Guest blog by Oger (Grandpa Roger)
TWO FIVE LETTER WORDS
About twelve years ago, a credit card application came in the mail addressed to “Oger Rapp.” Emily happened to be home with us in Cheyenne, Wyoming on that day, noticed the computer error in my name, and after about five minutes of laughter, awarded me with my first and only nickname, “Oger.”
So with this note of self-deprecating humor, I, “Oger,” dip my toe cautiously into the “blog” where the Little Seal swims freely in the profound and deeply reflective waters created by his talented mother and her universe of creative, thoughtful, and incredibly intelligent friends from around the world.
When Emily entered the world on that hot muggy night of July 12, 1974 at St. Francis Hospital, Grand Island, Nebraska, I was a little relieved that she missed Friday, July 13 by about 20 minutes. Mary wanted to name her “Emma” after her grandma Slagell, but I thought Emma was too old fashioned, so we compromised with Emily, avoiding the popular names at the time (i.e. Jennifer, Amy), not knowing that years later, Emily would for a time become the most popular name of choice for infant females born in the U.S.A.
But on July 13, 1974, after picking up my mother at the Grand Island airport, Mary met us in the lobby of the hospital. I beheld the barely concealed terror in her face as I heard her say, “There is a problem.” Moments later, looking at the x-rays of Emily’s infant body, a cloud of despair, like the opening scene of Brigadoon, fell around me as I saw her left leg unmistakably about one quarter shorter than the right one.
Emily recounts the scene that occurred later in her memoir “Poster Child”:
“As Grandma cried, Dad stayed silent. Mom looked at him. The room
full of unasked and unanswered questions: Will she live with us
forever? Will she die young? Will she walk, run, skip, play, read, and
write? What will she be? When she speaks, what will she tell us, what
will she say?
And also the other questions that would never be answered. Why
us? Why her?
A partial answer came just a few months into Emily’s life, through the words of Dr. Marshall, her pediatrician in Grand Island, constantly reassuring her mother with each check up, each visit. She is going to be a very bright child. I can see it in her eyes.
“Oh no” were the first words erupting from the mouth of the pediatric opthamologist in Albuquerque on January 10, 2011, as he looked into Ronan’s eyes, viewing the bright red cherry spot on each retina, the signature symptom of Tay- Sachs disease. The second, and perhaps last time he would see these symptoms in his practice. Hours later, through tears of unspeakable despair, Mary and I heard Emily’s voice mouthing two words over the phone: Why? Then the second word: How? Once again I stayed silent. No answer to why this happened to Ronan. No answer to why she has to deal with it.
Later that day, after hastily packing some clothes, Mary and I headed south into the night, headed for Santa Fe. Outside temperature displayed on the rear view mirror of our Saturn Vue hovering between -10 and -15 degrees. Once again, a cloud of despair descending like the opening scene of Brigadoon. Only this time like driving into a dark cold tunnel, an oncoming train coming toward us with its shrill, piercing whistle.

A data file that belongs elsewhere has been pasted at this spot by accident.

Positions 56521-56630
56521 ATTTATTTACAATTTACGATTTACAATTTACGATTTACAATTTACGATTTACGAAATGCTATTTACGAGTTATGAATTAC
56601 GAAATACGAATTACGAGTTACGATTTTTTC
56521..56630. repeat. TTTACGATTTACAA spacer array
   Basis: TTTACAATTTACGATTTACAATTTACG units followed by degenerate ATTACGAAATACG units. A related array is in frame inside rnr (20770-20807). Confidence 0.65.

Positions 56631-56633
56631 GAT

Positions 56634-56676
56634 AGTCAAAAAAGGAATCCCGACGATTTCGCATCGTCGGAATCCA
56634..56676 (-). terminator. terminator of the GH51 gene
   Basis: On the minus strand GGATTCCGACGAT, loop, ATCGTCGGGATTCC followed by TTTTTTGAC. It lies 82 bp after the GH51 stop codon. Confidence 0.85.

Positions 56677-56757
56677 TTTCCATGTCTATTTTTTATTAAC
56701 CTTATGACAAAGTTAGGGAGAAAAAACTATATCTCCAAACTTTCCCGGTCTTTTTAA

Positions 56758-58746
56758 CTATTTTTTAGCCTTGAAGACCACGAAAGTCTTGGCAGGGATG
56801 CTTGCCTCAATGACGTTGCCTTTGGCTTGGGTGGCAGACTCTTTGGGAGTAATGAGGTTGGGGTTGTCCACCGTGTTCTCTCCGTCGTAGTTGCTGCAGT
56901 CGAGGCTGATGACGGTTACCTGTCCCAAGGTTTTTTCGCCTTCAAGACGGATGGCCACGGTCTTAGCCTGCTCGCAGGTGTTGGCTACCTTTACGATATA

For the first few days after Ronan’s diagnosis, I could hardly look at his beautiful face and his disarming smile without fighting back tears of sadness and despair. I had no words. No insight. No answers. No hope. Nothing.
Then one day, perhaps a week or so into our January visit, I was sitting with Ronan on my left thigh, the music of Tolkien’s Lord of the Rings coming from Rick’s computer speakers, filling the room with glory; suddenly, surprisingly, the Brigadoon-like cloud of despair gave way to an indescribable sensation of peace. It was as if Ronan and I were floating into a glorious universe of light. For a moment, time seemed suspended. The past evaporated. The future was absent. Suddenly I remembered five words from a sermon, sitting in the pew of the old German American Lutheran church of my youth. I don’t remember anything except the words:
THERE’S NO TIME LIKE NOW
Now I am looking over Emily’s MacBook computer. On the bookshelf below the window are pictures of Rick and Emily on the beach prior to their marriage in September 2008. To the left is a photo of Rick and Emily in New York City, with Rick’s mother Frances in the middle.
There is happiness, joy, and hopefulness in all of their faces, in all of the photos.
Every time I open the blog of the Little Seal, the disarming, penetrating, and comforting smile on the photo of Ronan, taken by his father, greets me with peace, with joy, with the innocence of an infant, welcoming, responding, transmitting light.
On this day, March 20th, 2011, I woke at four in the morning, according to the digital clock next to the bed in Eldorado, in the guest home of two generous friends of Emily, allowing Mary and I a quiet and tranquil place for this visit. Suddenly, two five letter words emerged: Ronan. Light. For a moment, it all came together. Ronan and Light. Swimming through his blog, almost daily, Ronan is manifesting light. It is the light each infant brings to the world, before the forces of darkness seek to wipe it off their faces. The light that my friend Bill Harman calls the “friendly center of the universe,” a light that flickers and teases us, melting away our sadness, filling us with peace, beckoning us to love, rejoicing in the world into which we have been placed by our Creator.
The insightful preacher Barbara Brown Taylor defines faith as not so much believing, but beholding.
Ronan invites. Behold the Light….